I don’t know what it is about the last class, but I always savor it. I want to make yogis know how much I care for them and will miss them in that space. Maybe I want them to miss me too.
Anyway, my perception of Tuesday night’s class was that we connected on another level. I had a full class and the atmosphere was electric. There were new yogis and some of my experienced Rocket Yogis. Its an all-levels class, but I really made it challenging. We did a progression for both 8-Angle pose and baby grasshopper. I even threw in a flying lizard for good measure. We workshopped, laughed, and even fell a few times. We experienced both success and humility. It was a class I’ll surely remember.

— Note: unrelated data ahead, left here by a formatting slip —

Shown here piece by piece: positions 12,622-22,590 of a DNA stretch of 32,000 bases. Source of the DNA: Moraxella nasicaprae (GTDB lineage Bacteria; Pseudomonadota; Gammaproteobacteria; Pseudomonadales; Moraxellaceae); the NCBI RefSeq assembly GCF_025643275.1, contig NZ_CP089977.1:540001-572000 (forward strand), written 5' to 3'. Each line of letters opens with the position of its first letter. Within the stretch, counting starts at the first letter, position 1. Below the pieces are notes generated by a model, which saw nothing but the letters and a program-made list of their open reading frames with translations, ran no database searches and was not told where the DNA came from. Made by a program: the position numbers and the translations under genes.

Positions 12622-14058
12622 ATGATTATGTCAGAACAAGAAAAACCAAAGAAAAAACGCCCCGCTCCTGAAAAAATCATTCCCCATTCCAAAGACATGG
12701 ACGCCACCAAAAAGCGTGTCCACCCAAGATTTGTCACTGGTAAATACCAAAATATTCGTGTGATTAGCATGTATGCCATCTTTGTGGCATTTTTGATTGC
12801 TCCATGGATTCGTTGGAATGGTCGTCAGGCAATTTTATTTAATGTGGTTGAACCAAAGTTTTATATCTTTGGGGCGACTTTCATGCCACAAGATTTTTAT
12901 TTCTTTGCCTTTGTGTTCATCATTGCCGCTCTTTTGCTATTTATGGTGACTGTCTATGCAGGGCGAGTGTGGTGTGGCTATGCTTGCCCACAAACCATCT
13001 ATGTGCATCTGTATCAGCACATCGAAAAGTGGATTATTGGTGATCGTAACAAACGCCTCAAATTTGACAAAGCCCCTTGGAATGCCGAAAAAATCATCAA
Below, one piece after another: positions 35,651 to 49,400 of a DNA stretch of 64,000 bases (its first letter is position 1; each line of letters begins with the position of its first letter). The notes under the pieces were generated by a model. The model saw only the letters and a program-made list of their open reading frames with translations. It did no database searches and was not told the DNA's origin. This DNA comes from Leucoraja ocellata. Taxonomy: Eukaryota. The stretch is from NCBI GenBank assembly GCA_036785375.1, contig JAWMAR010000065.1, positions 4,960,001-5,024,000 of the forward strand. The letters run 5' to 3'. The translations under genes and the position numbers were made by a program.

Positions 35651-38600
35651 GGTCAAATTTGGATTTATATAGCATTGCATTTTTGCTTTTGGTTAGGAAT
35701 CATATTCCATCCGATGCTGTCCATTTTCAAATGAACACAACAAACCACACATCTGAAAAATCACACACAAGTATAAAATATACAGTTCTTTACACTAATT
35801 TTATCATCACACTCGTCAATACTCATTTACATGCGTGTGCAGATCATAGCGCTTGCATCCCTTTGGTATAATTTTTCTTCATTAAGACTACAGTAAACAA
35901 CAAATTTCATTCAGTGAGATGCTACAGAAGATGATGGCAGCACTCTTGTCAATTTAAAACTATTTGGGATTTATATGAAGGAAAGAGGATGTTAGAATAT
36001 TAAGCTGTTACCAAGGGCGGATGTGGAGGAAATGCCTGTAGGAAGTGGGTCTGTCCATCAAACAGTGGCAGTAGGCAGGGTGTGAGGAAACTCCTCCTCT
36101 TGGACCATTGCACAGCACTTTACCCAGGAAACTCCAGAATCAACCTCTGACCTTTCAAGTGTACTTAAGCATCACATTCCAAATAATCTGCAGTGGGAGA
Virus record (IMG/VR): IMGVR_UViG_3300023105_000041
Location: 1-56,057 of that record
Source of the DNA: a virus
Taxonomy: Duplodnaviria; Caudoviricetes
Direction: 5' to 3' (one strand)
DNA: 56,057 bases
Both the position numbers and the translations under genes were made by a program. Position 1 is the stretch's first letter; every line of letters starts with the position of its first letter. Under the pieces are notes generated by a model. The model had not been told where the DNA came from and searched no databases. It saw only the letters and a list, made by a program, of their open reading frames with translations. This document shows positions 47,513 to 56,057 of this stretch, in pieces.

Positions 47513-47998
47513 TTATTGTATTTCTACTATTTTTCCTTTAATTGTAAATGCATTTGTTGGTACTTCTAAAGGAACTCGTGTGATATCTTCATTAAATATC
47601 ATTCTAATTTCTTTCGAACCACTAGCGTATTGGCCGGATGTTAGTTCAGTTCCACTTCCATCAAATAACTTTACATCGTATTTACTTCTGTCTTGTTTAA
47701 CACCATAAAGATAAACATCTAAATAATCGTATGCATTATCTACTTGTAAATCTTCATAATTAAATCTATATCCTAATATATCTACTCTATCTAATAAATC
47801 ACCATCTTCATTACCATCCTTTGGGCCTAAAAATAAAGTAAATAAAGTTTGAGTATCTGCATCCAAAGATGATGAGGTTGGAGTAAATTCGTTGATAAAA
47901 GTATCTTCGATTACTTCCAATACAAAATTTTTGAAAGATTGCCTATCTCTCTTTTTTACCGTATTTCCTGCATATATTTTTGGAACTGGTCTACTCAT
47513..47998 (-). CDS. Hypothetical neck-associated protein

We closed with a twist and kumbhaka pranayama. And then I blew out the candles…
I’ve read that a doctor can place a patient’s leg on their head with a straight leg while under anesthesia. The stretch reflex is not active and the body moves freely. That’s not to say there aren’t real obstacles to muscle length in an AWAKE person. I’m also NOT saying that a person is mentally weak if they can’t touch their toes. But it IS something to think about.
Many top athletes tell you that sport is mostly mental. Sure, you have to have genetics and good training to realize success. But you can’t get over the fact that how we perceive and make things happen is largely mental. I have books about ultramarathons where people run 100 miles or more in stage races. Even when their bodies begin to fail them, they somehow still manage to do amazing things. If you look at programs like the SealFit Kokura program, they put people through physical rigors akin to real Seal BUDs training. But the focus is on building mental toughness. You can be an All-Star running back at the highest level, but still fail these types of training. Why? Its a mental thing.